Two days....two funerals


Yesterday, in a local Episcopal Church I attended the funeral of a lady who had passed away in her 80s after a short battle with cancer. She was a lovely lady, full of life and fun, she left instructions about her funeral and the hymns she wanted so the service was exactly how she wanted it.

Today I was singing at the funeral mass of a priest who has been resident in our parish for the last 20 years. He came to us as a retired priest to assist in the parish and until his health started to fail he was very active in the parish. He was a very well respected priest, over the years he held many positions including teaching at seminary and when Bl John Paul II visited Glasgow and said Mass in Bellahouston Park he was appointed as the MC. The funeral Mass was celebrated by Arch Bishop Tartaglia and amongst the 40+ priests concelebrating the brother of the priest was there. It was a beautiful funeral, very well attended and a fitting tribute to a wonderful man.

May they both rest in peace.

It occurred to me today that, although a fitting tribute and a lovely service, I felt there was something missing from yesterday's funeral. And not just that it wasn't Mass, there was something I couldn't quite put my finger on that made it feel....incomplete I suppose. Today after the funeral I didn't have the same feelings at all, and infact was discussing with others how lovely a funeral it had been and it really hit me the difference I felt between the two.

Just my general musings I suppose, but has anyone felt the same when attending a funeral at a church of another denomination?


Definitely, and the last funeral I attended was also at an Episcopalian church! It was like a Mass, but not like a Mass, and I found it confusing and unsatisfying.

The Protestant funerals I have attended have been memorial services, no casket present. They are just empty to me, although they seem helpful to the families.

I much prefer our rituals and sacraments.


My condolences on the passing of your friends.

I suspect your feelings of dissatisfaction are simply due to the fact that the non-Catholic services are not what you are accustomed to. When a Catholic thinks “funeral,” we think of a funeral mass. It works the other way too. A Methodist friend of mine from work who recently attended a Catholic funeral mass expressed the same feelings. She felt that “something was missing.” It wasn’t her idea of what a funeral is.


This is an email I received after a funeral at my parish:

“I walked away today with another experience within St. Teresa’s that left me thinking again (note: this is my thoughts as a Baptist) that Baptist faith is a lesser disciplined religion?!? Lazy religion is there such a thing? Beautiful service!”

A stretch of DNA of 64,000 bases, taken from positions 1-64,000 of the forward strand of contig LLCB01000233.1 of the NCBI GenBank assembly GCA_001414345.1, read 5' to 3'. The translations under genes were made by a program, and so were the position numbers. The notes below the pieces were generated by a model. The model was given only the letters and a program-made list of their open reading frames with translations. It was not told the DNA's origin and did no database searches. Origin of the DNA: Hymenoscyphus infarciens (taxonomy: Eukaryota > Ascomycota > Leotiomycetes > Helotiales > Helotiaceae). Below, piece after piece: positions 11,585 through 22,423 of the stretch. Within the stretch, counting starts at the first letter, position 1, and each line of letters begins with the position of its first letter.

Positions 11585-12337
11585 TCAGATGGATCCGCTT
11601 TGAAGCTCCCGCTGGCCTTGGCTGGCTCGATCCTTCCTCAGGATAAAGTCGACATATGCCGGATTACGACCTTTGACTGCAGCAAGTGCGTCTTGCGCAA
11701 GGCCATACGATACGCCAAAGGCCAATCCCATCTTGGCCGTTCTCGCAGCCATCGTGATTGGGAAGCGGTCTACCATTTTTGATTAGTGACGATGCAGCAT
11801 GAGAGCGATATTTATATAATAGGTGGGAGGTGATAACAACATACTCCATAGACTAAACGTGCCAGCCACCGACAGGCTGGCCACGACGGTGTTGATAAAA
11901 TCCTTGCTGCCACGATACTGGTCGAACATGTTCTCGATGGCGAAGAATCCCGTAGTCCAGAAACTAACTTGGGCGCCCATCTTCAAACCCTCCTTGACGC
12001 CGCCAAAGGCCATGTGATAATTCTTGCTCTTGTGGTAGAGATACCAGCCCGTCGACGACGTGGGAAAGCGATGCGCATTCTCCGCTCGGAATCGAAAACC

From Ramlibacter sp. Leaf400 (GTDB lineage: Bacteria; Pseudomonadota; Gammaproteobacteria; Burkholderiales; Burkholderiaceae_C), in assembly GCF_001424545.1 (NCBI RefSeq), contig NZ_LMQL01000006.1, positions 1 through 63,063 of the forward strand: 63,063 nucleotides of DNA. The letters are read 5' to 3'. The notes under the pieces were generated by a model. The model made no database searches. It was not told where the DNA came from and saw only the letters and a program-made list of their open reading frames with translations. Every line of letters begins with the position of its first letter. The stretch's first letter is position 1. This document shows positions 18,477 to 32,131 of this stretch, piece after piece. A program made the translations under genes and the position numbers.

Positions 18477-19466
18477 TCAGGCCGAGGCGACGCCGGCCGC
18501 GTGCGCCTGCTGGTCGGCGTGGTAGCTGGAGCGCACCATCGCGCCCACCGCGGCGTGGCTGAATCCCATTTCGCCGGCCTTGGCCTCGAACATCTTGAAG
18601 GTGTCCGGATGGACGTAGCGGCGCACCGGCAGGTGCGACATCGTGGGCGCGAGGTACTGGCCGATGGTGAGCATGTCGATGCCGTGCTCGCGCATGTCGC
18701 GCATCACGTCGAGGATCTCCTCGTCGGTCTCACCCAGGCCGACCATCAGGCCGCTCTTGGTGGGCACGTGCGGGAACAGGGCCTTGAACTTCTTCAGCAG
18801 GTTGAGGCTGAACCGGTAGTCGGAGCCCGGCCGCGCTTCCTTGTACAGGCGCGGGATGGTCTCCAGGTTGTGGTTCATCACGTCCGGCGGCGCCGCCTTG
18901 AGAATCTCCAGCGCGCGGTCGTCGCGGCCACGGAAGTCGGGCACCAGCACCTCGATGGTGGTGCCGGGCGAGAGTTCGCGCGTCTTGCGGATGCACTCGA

As someone who also sings for funerals often, I think it does depend. There have been a couple Catholic funerals I cantored for which “felt” incomplete, as you put it. I believe part of it was probably with the people I had to deal with and less about the actual funeral mass.

Otherwise, almost every Catholic funeral I have cantored have felt complete, beautiful and moving. That said, this is the “feeling”, “emotional” side of human nature and I am admittedly more on the “feely”, “emotional” and “sensitive” side. (I’m an artist-musician. I can’t help it. lol!). Sometimes you can’t always depend on your feelings, though, and I have to careful with that. I suspect because I am a cradle Catholic and believe everything that the Church teaches, of course, it would feel more complete and real. I will say that the funerals of other denominations don’t leave me feeling incomplete, either. I respect their faiths and love/fervor for their faith. Some of these people at certain funerals have such a love of God I have not seen in Catholics. Of course, they don’t have the sacraments, so it might be incomplete in that regard, but I know that some Protestants who have attended Catholic funerals have thought the same way about Catholic funerals… felt lacking and incomplete, very rote. It’s what they are used to and how they worship the Lord.

I will say that I have become uneasy and sad when I’m working for a funeral and find out mid-way through it that the deceased was actually a Catholic who didn’t want a Catholic funeral and went non-denominational or with another denomination. It’s rare and most people don’t talk about it. But every once in a while you hear it mentioned in eulogies. The other funerals or services where it doesn’t really feel complete is when it is a secular funeral. They always just seem to be a hodge-podge of stuff and it usually isn’t that meaningful. But they are always very appreciative and moved whenever I sing for those. It’s like they are searching for something spiritual in the music (usually a sacred/religious song ironically.)


I do agree that I also prefer our rituals and sacraments, but I have done many Catholic memorial masses where there was no casket or urn present for whatever reason. So, for me, I think it is less about the deceased physical remains being there and more about the actual sacrament happening and the comfort these memorial masses give to those who are grieving.


What strikes me most about the way we relate to death is that there is a lot of hope. We pray for the soul of the deceased. Protestantism is so cold to me in its approach to death and the way they seem to forget about the deceased after the funeral.


Most protestant denominations teach that upon death one either goes to heaven or hell. Since there is no belief in purgatory, prayers for the dead are a waste of time. Their fate is already sealed. That said, I suspect that protestants have not forgotten about their deceased loved ones any more than Catholics have.

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